Today was a lazier day, in that we got up at 8 to shower and make our way down to Temple Bar Square to find CK's most excellent co-worker and family for brunch. Dublin in general was slow to wake up today. After last night's Gay Pride -and- Saturday Night partying, I'm really not surprised that most of the people we saw on the streets were tourists, and many of those tourists were either incredibly clean-cut older folks, or middle-aged Asian couples.
We got to Temple Bar a bit early, so had a moment to people watch and enjoy the morning before J. found us. He took us around the corner to Gertrude’s, which was fine for breakfast in the generic meat-and-toast Irish way. The chatting was wonderful, as the D. family is a great bunch. The kids are really smart and conversational, and I got sucked into a debate with the girl about whether Harry Potter movies were getting too scary (she's something like 10 years old). The boy kept telling me English/Scottish/Irish jokes, which of course pushed me back into my childhood Frenchman/Mexican/Texan jokes, but his included the "spit it out!" beer joke, and I'm not sure he'd understand the "Remember the Alamo!" one. Brunch took us into early afternoon.
We wandered through the little streets between Dame and the Quay on our way west back towards Christ Church Cathedral. On the way, we saw a metal sculpture display of Transformers, Aliens, and other famous metalesque monsters. On one wall of a building across from the metal display was a huge artist's rendition of a starscape. I took a couple of photos, but the sunlight was such that there may be too much shadow to discern the inscriptions in the concrete.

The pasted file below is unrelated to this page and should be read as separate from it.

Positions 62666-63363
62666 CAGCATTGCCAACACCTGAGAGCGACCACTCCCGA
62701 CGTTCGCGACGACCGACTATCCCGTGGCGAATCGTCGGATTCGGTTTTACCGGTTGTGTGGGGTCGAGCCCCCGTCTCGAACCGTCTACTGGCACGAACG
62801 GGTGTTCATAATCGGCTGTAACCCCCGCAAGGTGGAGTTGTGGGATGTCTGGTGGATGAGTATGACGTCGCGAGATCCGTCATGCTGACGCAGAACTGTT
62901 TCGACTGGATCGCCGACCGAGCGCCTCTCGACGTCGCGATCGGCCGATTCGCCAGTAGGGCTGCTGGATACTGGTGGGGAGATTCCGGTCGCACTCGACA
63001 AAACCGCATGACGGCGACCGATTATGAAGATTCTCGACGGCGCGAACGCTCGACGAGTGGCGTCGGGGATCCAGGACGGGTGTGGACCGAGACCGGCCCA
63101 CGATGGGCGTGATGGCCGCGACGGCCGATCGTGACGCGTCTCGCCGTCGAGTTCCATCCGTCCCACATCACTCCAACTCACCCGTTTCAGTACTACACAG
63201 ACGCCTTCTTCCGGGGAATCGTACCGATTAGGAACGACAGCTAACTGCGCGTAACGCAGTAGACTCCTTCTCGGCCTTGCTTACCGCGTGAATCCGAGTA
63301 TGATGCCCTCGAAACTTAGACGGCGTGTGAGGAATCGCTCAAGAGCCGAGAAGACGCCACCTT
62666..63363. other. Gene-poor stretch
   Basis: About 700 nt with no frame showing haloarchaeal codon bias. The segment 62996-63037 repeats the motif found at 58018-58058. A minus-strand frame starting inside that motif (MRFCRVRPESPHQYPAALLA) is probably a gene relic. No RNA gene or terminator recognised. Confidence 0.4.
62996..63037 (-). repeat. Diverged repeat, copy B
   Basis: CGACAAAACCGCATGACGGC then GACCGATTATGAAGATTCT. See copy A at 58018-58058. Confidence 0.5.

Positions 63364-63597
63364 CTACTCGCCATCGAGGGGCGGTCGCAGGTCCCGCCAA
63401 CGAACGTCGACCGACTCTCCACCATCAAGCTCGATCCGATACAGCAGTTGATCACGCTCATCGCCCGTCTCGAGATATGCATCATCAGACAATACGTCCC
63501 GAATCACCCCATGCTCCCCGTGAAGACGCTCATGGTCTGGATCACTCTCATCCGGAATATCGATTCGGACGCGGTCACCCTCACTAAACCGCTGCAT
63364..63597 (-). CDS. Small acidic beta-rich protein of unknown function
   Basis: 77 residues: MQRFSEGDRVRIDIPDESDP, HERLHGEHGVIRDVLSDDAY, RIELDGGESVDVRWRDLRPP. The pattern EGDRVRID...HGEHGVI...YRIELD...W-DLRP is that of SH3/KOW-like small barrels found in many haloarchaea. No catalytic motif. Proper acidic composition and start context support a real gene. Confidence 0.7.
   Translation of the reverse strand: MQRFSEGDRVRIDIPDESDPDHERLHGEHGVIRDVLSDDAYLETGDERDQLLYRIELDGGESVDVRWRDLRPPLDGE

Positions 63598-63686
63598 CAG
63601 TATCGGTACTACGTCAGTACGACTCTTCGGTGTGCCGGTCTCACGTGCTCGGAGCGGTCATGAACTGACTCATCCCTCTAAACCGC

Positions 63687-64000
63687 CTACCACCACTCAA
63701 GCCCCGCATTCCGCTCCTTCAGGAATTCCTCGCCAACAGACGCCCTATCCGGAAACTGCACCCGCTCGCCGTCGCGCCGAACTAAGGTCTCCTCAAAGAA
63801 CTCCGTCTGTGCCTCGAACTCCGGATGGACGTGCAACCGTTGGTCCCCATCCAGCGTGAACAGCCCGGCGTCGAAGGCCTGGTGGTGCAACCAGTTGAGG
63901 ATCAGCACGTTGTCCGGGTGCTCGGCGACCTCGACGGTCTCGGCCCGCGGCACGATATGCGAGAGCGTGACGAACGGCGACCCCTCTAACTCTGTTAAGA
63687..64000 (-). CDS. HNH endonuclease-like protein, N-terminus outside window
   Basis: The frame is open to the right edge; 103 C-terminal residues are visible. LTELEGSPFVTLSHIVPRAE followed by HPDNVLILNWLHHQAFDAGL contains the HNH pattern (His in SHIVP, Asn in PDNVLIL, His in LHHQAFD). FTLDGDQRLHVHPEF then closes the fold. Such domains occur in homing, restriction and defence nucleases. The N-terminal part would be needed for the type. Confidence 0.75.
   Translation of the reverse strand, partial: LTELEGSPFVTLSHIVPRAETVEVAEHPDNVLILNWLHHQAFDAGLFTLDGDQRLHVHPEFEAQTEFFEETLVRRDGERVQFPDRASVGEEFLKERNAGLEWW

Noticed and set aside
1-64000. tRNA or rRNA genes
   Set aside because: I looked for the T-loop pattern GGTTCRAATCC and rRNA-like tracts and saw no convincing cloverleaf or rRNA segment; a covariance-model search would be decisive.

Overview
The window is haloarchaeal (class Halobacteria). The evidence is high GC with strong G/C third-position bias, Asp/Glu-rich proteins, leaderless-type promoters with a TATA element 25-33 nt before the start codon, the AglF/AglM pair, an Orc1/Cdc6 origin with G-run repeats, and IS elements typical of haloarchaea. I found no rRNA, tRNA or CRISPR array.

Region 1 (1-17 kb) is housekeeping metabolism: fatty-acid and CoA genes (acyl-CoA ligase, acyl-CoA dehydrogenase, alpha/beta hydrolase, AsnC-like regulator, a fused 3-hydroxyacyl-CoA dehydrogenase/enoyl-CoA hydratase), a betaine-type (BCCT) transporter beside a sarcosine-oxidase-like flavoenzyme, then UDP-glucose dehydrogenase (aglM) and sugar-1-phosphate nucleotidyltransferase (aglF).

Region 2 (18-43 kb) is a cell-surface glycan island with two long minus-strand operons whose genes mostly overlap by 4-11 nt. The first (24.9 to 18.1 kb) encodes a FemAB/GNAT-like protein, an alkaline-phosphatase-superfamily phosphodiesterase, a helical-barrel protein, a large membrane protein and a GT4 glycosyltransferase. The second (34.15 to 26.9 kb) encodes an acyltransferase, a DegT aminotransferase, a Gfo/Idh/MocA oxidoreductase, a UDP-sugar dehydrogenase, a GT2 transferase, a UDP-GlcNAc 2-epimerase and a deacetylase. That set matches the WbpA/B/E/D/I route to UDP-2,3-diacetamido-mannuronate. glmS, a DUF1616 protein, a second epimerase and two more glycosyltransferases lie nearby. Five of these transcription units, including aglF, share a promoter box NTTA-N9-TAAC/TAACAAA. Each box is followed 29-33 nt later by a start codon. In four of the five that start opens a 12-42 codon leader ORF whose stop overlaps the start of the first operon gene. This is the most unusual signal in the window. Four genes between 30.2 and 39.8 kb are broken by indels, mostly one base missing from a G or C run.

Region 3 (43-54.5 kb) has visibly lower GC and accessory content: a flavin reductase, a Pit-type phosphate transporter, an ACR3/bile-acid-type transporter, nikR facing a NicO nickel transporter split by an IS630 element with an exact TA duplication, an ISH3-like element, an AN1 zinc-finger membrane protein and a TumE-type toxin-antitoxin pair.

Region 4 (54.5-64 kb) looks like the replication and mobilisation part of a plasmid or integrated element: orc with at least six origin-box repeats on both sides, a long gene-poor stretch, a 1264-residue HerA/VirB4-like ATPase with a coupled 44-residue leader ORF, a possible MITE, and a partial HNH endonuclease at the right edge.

Dublinia (spelled Dvlinia) and Viking World was the planned stop for the day. We paid our admission and went into the museum. This was another repeat for CK and me, so honestly I wasn't expecting anything fabulous, but I was wrong on two counts. Overall, we discovered that the display had been upgraded since last time. Up on the third floor, the architecture section was open, and had a computer-generated illustration of where the medieval walls of the city stand (sit) under the modern one, and where you can still find pieces of them. And the biggest treat waited for us in the room on Viking living and livelihoods: Chris Grant, Silversmith and Viking reenactor. He is an amateur blacksmith, silversmith, and second-guy-on-the-right for a friend of his who does professional reenacting for movies and television. Chris was a great conversationalist, freely sharing information about methods and authenticity for Vikings in the Middle Ages, trading blacksmithing stories with CK, and generally pouring out his knowledge to and for us. We probably spent a half an hour talking with him about everything from braiding silver wire to how hard it is to find an anvil in Ireland. It was a wonderful treat to talk to him, especially for CK.
What with the long brunch then the long chat with Chris in Viking World, we did not leave the museum until almost 3 PM. I had declared earlier that I really wanted to eat the next meal at the Queen of Tarts restaurant. So we did. CK's lunch tart (quiche) was the best of the three, and FE won for the best dessert with the apple and blackberry crumble. By the time we had licked the last crumbs of off our plates, I was ready for a warm flat rock rather than a death march across town to get to the Natural History museum, so we went back to the hotel for some quiet time reading and suchlike. I proved myself correct about being ready to be horizontal by promptly passing out flat for three hours. We slithered out of the hotel in search of Indian food for CK. We had a very late dinner at Jaipur - recommended in the Dublin Guide - which certainly made his day.
The rest of the evening has been spent reading and planning the wandering jaunt southward towards the Castle tomorrow. Using Chris's intelligence about blacksmiths, we've got a start on a few places to poke our noses for CK, and one of them is on the way to the Castle. We also found a possible real crafts area to browse, so speed is not going to be on our list of adjectives for the drive.
Also, starting tomorrow, internet access will be spotty at best and quite probably non-existent for large chunks of the rest of the week.